Home Tab Redesign

Providing motivation and guidance through data

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ROLE

RESPONSIBILITIES

Interaction Designer

Design vision and strategy
Generative research
Literature review
Wireframing
Concept testing

TEAM

3 designers
1 researcher

DURATION

3 months

CHAPTER 1

Background

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Tempo is a digital personal trainer with on demand classes. It uses computer vision technology that can correct form, count reps, detect weights, etc.

The challenge

Despite Tempo's promise of digitized personal training, a large scale quant study found that our users generally felt lost. They did not know what to do next in order to achieve their fitness goals and struggled to find the right workout content.

My role

I was one of two main designers on this ambiguous challenge. I was in charge of conducting research, competitive analysis, wireframing, testing, and delivering the north star vision for the "home tab" experience, while my partner did the same for the "discover tab."

“Design a better method for content delivery so that our users can more easily find their next step.”

Stakeholders: "We should be like Netflix, but for fitness."

Most stakeholders hypothesized that machine learning to surface personalized content would be the solution to this problem, as seen in products like Netflix or Spotify. 

I wasn't yet convinced that the use cases were the same for our product - so I set out to better understand what our existing research had to say about the root problem.

CHAPTER 2

Investigating

The spectrum of content finding

While reviewing an existing survey, I discovered that most days, users want Tempo to tell them what to do, but on other days users have a specific idea of what they’re looking for. In other words, there is a spectrum of content finding needs.

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How well is our current product accommodating this spectrum of content finding?

When users want guidance, they aren't finding it.

When users know what they want, they struggle to find it.

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Data analytics and diary studies show that users routinely ignore recommendations put forth by our product like the one shown below -  but we weren't quite sure why yet.

Past surveys indicate that users feel like they have to sort through a sea of irrelevant, randomly categorized content - in addition, we were missing basic search functionality (search bar, sorting, etc.)

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Helping our users find the right next step

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CHAPTER 3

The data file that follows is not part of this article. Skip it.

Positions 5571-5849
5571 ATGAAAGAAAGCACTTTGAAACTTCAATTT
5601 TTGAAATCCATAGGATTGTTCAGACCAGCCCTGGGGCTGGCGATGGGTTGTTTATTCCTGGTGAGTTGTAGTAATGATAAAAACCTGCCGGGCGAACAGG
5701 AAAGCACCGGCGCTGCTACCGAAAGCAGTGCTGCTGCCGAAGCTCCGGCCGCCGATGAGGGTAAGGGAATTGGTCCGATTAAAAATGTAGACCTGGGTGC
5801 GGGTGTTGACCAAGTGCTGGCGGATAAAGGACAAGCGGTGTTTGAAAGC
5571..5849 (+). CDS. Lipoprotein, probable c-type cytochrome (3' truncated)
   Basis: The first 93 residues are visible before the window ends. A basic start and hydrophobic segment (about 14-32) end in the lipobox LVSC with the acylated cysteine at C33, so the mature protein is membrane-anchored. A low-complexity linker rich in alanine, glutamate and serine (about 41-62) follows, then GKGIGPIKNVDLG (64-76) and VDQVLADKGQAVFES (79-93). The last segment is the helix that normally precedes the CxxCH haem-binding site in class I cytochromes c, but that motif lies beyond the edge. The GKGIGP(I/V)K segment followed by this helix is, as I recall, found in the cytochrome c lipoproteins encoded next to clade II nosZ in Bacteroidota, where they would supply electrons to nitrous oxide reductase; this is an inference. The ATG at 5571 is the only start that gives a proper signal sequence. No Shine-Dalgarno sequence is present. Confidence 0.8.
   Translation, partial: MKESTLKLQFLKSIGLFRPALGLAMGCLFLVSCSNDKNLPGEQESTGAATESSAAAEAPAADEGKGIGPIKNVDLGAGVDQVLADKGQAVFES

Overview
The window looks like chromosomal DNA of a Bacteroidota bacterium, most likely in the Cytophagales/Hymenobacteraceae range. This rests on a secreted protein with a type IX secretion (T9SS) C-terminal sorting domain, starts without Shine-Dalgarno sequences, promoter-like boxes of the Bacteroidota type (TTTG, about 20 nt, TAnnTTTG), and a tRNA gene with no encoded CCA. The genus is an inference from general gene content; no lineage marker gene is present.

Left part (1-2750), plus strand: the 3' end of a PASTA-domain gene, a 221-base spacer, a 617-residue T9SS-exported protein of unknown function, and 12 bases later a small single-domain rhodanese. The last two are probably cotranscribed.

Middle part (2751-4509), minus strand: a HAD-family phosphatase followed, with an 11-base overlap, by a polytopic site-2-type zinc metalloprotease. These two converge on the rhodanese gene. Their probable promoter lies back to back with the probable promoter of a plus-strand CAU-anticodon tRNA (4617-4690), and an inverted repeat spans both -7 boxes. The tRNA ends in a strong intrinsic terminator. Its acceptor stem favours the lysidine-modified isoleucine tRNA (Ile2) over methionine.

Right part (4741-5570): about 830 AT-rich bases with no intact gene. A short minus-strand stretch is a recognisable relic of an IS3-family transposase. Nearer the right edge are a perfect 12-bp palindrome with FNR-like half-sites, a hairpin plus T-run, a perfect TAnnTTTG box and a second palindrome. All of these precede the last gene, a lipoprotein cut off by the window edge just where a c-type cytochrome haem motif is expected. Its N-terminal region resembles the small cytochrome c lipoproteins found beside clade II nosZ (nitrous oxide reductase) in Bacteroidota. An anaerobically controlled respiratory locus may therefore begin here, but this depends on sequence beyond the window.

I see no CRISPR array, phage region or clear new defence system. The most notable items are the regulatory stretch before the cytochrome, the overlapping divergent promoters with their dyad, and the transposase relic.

Brainstorming

Until this point, I had been working mostly with our lead researcher to make sense of all the existing research we had done - when it came time to move into the ideation phase, one more designer joined the team to tackle the HMW statement.

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I worked with the other designer to synthesize the research I had pulled together, and brainstorm ideas.

Once we began understanding the WIDE scope of the problem, we realized quickly that we were trying to actually trying to solve a subset of three smaller problems.

 

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In order to prioritize the sub-problems within the overall information architecture, we wanted to understand which problem(s) the “home tab” or “front door” experience should solve.

CHAPTER 4

Three divergent "home tab" designs

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For concept testing with Tempo users, we designed three home tabs that each solved a different sub-problem of content delivery. The goal of the study was to ask users to choose which home tab would most meet their needs when showing up to workout with Tempo.

Though we assigned different designers to craft each of these concepts, all of us worked together to agree upon what features would exist for each concept.

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Concept 1: "Smart Browse"

Overview

Personalized feed of content based on goal and likes

Sub-problem

I want to find my next class, but I’m overwhelmed by all the content here that isn’t relevant to me.

Designer

Michelle C.

Concept 2: "Progress Map"

Overview

Relies heavily on data, metrics, etc. to explain workout recommendation and shows them where they are relative to their goal (progress)